Roman Catholic views of the Church
We saw in the previous blog that Luther’s nemesis, John Eck (1486-1543), along with many others in medieval and early modern Europe, thought of “the church” as the clerical hierarchy. As the Reformation continued, even more thought was given by Roman Catholic theologians to this subject. Cardinal Bellarmine (1542-1621) listed 15 marks of true church in his treatise on the subject as part of his learned and impressive work on current controversies in the Christendom. Elsewhere, Bellarmine gives a snappier definition, aimed more at brevity than comprehensiveness. “The Catholic teaching,” he says, “is that the Church is only one, not two, and that the body of men of the same Christian profession and of the same Sacraments, gathered in communion is one and true, under the legitimate pastors and especially of the one Vicar of Christ on Earth, the Roman Pontiff.” So, in essence, there are three parts to his definition of what makes a church: “the profession of the true faith, the communion of the Sacraments, and subjection to the legitimate pastor, the Roman Pontiff.” (De Ecclesia Militante in De Controversiis, Book 3).
We see the same basic structure of this approach in Bellarmine’s catechism. So, what is the church, in essence? He answers, “The Church is a certain convocation and gathering of baptized men who profess the same faith and law of Christ under obedience to the Roman Pontiff.” So, the church is a convocation or congregation (Latin: convocatio / congregatio) he says, “because we are not born Christians (like we are born either as Italians, or Frenchman, or of some other nation).” We enter the church through baptism, but that is not sufficient for us to be the church. There must also be some confessional, doctrinal content to the church’s faith: “it is necessary to believe and profess the holy faith and law of Christ just as the pastors and preachers of the Church propose.” Yet even that does not suffice to make a church: “but it is also necessary for us to be in obedience to the Roman Pontiff as the Vicar of Christ, which is to hold and recognize him as the Supreme Head in place of Christ.” (Doctrina Christiana Catechismus, under the 9th Article of the Creed).
So a true Catholic Church is a band of baptised believers beholden to the Bishop of Rome.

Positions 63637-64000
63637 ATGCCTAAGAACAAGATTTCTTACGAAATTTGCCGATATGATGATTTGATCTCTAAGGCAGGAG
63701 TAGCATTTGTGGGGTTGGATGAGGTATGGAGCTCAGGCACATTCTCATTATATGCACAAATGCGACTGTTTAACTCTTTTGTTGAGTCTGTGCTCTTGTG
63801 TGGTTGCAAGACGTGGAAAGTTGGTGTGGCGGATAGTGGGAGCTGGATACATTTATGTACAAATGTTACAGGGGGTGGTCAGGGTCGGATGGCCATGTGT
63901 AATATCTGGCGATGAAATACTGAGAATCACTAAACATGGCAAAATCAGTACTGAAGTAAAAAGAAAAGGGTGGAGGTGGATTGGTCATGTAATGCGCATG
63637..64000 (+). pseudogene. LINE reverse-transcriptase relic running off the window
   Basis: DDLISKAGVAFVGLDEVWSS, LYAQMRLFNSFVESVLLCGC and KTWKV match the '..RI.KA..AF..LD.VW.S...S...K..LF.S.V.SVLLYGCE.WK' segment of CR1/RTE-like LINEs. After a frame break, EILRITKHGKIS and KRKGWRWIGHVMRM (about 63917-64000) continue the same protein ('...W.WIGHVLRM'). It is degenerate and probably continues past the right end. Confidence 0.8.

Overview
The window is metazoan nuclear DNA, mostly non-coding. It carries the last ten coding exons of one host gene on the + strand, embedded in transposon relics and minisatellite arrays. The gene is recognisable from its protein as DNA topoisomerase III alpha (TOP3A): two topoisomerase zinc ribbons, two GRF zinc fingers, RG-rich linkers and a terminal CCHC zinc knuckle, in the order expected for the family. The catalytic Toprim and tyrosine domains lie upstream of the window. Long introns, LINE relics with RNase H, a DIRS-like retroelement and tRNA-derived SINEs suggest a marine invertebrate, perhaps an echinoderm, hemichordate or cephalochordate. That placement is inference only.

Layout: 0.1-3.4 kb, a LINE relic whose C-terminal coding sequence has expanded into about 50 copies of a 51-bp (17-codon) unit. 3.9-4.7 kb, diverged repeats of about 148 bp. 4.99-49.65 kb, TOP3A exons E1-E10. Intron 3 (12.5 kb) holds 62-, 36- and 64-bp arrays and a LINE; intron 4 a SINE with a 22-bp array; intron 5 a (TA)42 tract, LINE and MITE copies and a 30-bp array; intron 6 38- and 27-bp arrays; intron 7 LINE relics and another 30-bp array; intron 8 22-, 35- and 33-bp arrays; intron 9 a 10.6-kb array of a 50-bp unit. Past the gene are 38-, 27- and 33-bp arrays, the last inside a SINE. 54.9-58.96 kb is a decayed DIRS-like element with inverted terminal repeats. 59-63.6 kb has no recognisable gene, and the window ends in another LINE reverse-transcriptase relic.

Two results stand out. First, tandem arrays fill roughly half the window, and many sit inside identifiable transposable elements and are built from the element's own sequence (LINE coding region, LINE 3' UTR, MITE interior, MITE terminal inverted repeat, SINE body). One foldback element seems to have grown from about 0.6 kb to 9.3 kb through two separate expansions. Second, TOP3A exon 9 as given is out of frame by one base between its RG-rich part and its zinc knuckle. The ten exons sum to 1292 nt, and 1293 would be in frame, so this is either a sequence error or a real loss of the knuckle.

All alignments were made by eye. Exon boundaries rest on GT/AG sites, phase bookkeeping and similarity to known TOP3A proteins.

Luther on the Church
Martin Luther wanted to be very clear that the Pope and his cardinals are not the Church, but the people are.
A Congregation of the Faithful
Posted by Lee Gatiss, 3 Sep 2019
Can Anglican polity rightly be said to be Congregationalist? Lee Gatiss takes a look.
In recent days, there has been some confusion about Anglican polity amongst evangelicals. Some have made the claim that Anglican polity is congregationalist, as part of an attempt to justify the avoidance of heretical super-congregational authorities. That is, they claim that if we wish (quite rightly) to distance ourselves from false teachers within the diocese or national church, we can easily do so, because in Anglicanism the church is really only the local congregation.
Now, it is true, that the Church of England has never seen local parishes as merely “lesser groupings of the faithful”, subordinate to the bishop and diocese, the “real” church. That is the doctrine of the Roman Catholic Church as seen, for example, in Vatican II which teaches that “the bishop is to be considered as the high priest of his flock, from whom the life in Christ of his faithful is in some way derived and dependent. Therefore all should hold in great esteem the liturgical life of the diocese centered around the bishop, especially in his cathedral church; they must be convinced that the pre-eminent manifestation of the Church consists in the full active participation of all God’s holy people in these liturgical celebrations, especially in the same eucharist, in a single prayer, at one altar, at which there presides the bishop surrounded by his college of priests and by his ministers.” (Sacrosanctum Consilium, E41-42)